- Get Some Rest – The holidays often interrupt our routines and schedules. This often leads to a lack of sleep, which alone can lead to feelings of stress, anxiety, and depression. It is important to make sure you are getting enough sleep. If you are traveling or staying up late, be sure to schedule time for yourself to rest.
- Plan Ahead – Stress is inevitable during this time of year, but having a plan can help you feel more in control. But, finding time for all of your holiday activities can be tricky. On top of your holiday commitments, you may also have to deal with increased traffic, especially around malls. Or you may feel extra pressure to get ahead of work so that you can take time off to travel. Creating an action plan can help to relieve stress. Write down all of the things you need to do so that you can prioritize the things that are most important. Having a thought out plan will decrease the amount of stress you feel when your schedule is busy. And, you will be less likely to forget something if you have a list.
- Spend Time with Supportive Friends and Family – Take this time of year to be with those who care about you and want what is best for you. Everyone’s support system looks differently, but make sure you set aside time to spend with those who genuinely support you and care for you.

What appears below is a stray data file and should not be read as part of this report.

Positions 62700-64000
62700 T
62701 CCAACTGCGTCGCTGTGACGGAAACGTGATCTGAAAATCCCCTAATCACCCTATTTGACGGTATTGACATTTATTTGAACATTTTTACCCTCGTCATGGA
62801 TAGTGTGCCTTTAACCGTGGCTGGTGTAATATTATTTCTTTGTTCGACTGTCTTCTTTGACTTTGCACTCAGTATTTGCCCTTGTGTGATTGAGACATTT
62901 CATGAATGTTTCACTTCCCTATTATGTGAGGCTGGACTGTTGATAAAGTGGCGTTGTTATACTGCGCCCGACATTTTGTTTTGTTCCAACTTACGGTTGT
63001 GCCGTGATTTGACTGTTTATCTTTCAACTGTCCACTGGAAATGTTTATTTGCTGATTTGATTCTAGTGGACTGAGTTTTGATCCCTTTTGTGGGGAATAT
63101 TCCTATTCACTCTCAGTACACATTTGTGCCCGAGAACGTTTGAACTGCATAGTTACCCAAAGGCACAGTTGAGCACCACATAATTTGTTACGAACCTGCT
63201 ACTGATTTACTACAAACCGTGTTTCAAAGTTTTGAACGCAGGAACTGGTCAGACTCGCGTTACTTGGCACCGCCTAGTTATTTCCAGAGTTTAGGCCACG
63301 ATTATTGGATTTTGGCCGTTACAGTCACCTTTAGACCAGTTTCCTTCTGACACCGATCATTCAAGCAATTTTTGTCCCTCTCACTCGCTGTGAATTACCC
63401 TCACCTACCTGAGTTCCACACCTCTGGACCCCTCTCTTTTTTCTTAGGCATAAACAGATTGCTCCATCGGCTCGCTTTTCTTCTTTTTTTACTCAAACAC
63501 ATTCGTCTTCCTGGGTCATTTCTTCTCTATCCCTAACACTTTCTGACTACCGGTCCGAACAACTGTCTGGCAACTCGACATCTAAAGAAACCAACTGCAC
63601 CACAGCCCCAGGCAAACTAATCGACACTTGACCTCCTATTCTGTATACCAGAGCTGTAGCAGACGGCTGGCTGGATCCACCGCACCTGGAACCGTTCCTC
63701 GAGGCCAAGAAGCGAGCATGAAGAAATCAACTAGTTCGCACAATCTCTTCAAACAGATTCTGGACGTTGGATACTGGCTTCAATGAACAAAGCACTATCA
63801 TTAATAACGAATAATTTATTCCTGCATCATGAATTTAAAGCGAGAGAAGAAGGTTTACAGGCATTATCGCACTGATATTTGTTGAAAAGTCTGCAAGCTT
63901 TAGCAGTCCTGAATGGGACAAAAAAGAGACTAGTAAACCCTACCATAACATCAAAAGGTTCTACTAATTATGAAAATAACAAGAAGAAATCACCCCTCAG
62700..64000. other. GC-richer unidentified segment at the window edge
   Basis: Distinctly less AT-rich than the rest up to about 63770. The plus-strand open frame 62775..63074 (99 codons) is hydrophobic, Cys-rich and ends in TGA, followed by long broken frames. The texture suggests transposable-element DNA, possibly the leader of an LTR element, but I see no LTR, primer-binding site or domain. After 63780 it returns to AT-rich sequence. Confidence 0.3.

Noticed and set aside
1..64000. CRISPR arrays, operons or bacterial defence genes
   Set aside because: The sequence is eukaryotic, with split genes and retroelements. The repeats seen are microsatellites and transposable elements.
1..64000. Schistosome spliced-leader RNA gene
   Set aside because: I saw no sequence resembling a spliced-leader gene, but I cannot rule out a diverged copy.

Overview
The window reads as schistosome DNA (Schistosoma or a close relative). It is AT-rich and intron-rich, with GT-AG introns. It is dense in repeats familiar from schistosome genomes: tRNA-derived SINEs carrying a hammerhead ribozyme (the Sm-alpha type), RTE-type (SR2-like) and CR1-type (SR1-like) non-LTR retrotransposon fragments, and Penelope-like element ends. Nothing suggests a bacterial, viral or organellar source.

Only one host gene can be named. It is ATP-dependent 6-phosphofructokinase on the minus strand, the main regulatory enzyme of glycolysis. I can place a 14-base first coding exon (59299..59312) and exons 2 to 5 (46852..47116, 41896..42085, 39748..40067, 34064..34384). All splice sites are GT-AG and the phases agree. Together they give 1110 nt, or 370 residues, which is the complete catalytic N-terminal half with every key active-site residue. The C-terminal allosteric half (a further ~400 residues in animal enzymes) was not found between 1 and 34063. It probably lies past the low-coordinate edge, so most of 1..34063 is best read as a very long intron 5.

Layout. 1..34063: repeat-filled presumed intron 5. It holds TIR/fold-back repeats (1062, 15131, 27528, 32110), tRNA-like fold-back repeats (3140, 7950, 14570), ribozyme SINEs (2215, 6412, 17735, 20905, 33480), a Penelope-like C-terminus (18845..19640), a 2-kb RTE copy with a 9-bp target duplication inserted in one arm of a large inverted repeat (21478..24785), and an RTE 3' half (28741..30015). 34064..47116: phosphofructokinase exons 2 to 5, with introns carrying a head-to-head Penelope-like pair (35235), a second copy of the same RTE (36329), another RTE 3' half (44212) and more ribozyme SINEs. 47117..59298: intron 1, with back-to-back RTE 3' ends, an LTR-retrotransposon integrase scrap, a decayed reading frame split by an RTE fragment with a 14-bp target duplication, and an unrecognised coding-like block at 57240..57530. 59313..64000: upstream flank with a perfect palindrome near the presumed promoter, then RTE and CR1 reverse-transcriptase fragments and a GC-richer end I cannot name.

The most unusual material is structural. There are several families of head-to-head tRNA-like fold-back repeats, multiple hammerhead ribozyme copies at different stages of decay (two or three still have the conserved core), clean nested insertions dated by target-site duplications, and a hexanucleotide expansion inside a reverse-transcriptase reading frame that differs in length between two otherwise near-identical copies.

- Budget – The holiday season can be very expensive. From buying gifts and food to traveling and entertainment, this time of year put a strain on your finances. Plan ahead and make a holiday budget. It is okay to set limits on how much you will spend on gifts, limit the amount of travel you will do, or opt for free entertainment. Because finances are one of the leading causes of stress, having a budget can greatly reduce the stress and anxiety during the holidays. If you’re worried about your spending and how it will affect you after the holidays are over, be realistic about what you can afford to spend. The sentiment behind a gift is more important than the cost. Create a budget and stick to it. Spend only what you can afford, and if you don’t have the ability to spend anything, know that it is ok.
- Put Yourself First – With such a huge focus during the holidays on giving, it can be easy to forget to give back to yourself. Taking care of yourself will improve your mood and make it easier for you to take care of others. Set aside some time to do things you enjoy. Find time to exercise, plan a dinner out, or just get a few minutes of fresh air. And don’t forget the importance of a regular good night’s sleep (Tip 3).